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The Problems That Cause Heel Pains and What to Do About Them

Most people do not really pay attention to their heels even if they are hurting. Many just shrug off the pain, thinking that it’s just temporary and is just caused by walking long miles or by standing up in line for hours. Although feeling a little discomfort in your heels can be quite common especially if you had a long day or after a strenuous activity, persistent or acute heel pains should not be overlooked. There are some serious conditions or diseases that may be causing your heel woes.

To know more about the common types of heel pains, read on and learn.

Plantar Fasciitis

Heel and arch pain is common in people who are suffering from plantar fasciitis, or an inflammation or irritation of the plantar fascia, the tissue on the base of your foot that joins your heels to your toes. Usually, people with this problem feel a burning and stabbing sensation in their feet or heels, particularly in the morning, because the tissue concerned contracts or tightens during the night. Pain is also imminent after a strenuous activity, such as jogging or a tennis match.

Plantar Fasciitis is not really a serious problem particularly if you just encounter it every once in a while. However, for people who have circulation problems or diabetes, it is advised that you seek medical attention for recurring heel pains.

Stretching, applying ice on the problem area, or putting your feet up for a few minutes are some of the ways to help ease pain caused by this condition. It is also wise to find shoes that give your arch some support.

Heel Spur

Often confused with plantar fasciitis, heel spur is actually an entirely different condition. Basically, a heel spur is just a bony growth on the heel. Almost 70% of patients diagnosed with heel spur also suffer from plantar fasciitis. In fact, experts believe that inflammation or degeneration of the plantar fascia tissue is a major cause of the development of heel spur.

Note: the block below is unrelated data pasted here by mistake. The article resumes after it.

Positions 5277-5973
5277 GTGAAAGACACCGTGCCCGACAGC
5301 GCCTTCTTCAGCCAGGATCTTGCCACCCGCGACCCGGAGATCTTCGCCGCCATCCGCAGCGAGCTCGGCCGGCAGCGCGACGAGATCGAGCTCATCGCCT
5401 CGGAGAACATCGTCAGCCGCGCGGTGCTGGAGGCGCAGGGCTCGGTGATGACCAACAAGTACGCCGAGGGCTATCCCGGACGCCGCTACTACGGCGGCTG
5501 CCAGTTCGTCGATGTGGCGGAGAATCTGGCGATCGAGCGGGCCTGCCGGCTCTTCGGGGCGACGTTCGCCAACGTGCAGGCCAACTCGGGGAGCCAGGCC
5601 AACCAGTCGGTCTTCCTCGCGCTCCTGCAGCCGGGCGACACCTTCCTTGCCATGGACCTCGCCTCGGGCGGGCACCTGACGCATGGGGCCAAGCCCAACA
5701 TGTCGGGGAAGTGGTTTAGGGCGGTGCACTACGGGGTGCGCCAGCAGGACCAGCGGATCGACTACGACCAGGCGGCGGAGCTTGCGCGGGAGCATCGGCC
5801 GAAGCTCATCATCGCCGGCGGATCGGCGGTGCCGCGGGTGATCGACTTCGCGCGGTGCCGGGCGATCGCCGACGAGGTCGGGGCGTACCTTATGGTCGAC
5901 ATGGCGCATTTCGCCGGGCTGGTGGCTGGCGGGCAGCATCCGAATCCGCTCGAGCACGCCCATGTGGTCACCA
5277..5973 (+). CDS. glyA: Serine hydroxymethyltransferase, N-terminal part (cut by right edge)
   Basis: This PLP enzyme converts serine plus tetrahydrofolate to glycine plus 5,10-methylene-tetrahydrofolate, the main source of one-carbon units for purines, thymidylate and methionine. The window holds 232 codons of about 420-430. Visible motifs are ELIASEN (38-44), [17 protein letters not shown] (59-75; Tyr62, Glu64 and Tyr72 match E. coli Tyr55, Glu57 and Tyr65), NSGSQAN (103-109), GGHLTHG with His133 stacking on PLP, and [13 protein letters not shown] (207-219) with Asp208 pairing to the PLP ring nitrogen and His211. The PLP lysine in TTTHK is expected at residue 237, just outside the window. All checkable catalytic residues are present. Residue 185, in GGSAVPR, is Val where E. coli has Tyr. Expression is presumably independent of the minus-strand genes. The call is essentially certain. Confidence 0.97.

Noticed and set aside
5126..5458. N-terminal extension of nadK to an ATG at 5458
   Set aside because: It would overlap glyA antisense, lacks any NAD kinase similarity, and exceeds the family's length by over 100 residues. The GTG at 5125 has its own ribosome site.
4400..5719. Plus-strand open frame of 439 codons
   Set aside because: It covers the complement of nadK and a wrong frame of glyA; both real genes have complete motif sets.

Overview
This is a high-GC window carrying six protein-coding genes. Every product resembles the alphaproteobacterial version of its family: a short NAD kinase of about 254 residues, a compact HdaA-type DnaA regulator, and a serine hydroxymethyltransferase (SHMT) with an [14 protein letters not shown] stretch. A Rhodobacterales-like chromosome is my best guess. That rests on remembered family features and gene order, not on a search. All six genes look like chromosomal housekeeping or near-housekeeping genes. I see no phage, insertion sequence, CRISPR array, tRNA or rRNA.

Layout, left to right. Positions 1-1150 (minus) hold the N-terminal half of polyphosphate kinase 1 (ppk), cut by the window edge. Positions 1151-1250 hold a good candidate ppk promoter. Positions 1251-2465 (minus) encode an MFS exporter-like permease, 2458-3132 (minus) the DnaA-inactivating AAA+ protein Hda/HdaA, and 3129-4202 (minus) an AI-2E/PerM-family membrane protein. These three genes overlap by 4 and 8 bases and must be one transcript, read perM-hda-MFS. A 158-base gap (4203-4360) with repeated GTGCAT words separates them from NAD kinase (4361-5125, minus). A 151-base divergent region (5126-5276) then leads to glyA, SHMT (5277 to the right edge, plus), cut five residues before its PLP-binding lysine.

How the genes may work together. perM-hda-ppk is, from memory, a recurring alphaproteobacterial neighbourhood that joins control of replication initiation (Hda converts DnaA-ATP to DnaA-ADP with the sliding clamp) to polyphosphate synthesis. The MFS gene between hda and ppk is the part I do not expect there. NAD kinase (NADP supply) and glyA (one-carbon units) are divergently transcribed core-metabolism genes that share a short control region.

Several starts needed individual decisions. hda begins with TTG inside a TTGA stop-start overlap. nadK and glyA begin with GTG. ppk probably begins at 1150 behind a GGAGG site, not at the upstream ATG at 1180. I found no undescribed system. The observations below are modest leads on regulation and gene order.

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Basically, the treatment for heel spur is quite similar to plantar fasciitis: resting, stretching, applying ice packs, and using shoe inserts.


More common in men than in women, gout is an extremely painful condition that is characterized by unusually high levels of uric acid in the body and recurring joint aches. In case of gout, crystallized uric acids form in joints, such as the heels, and cause tremendous pain. You can usually get rid of this problem, albeit slowly, by eating a diet that is low in uric acid, minimizing alcohol intake, losing weight and drinking plenty of water.


Basically, arthritis is a joint problem characterized by inflammation. Gout, osteoarthritis, and rheumatoid arthritis are just some of the common types of this condition. Since the heels are considered as joints, it is not surprising that you can also suffer from arthritis in that area. Aside from pain, other symptoms of arthritis include swelling, stiffening of the joints, and feeling warm temperature on the area.

Prevention is better than cure when it comes to arthritis. Eating a healthy diet, exercising regularly, maintaining your normal weight, and drinking plenty of water are all helpful in minimizing your risk of developing this problem. However, if you already have one, the best think to do is take natural supplements that contain glucosamine sulfate and chondroitin sulfate, which are known to help alleviate stiffness of the joints and ease pain.

Also, you need Methylsulfonylmethane (more commonly known as MSM) for preventing further wear and tear of muscles and joints, Omega 3 to lubricate the joints, and trypsin, bromelain and rutin to ease pain and improve joint function. One product that contains the above ingredients and much more is Flexcerin. For additional information about how Flexcerin can help ease your joint and bone pains, just visit http://www.flexcerin.com/.

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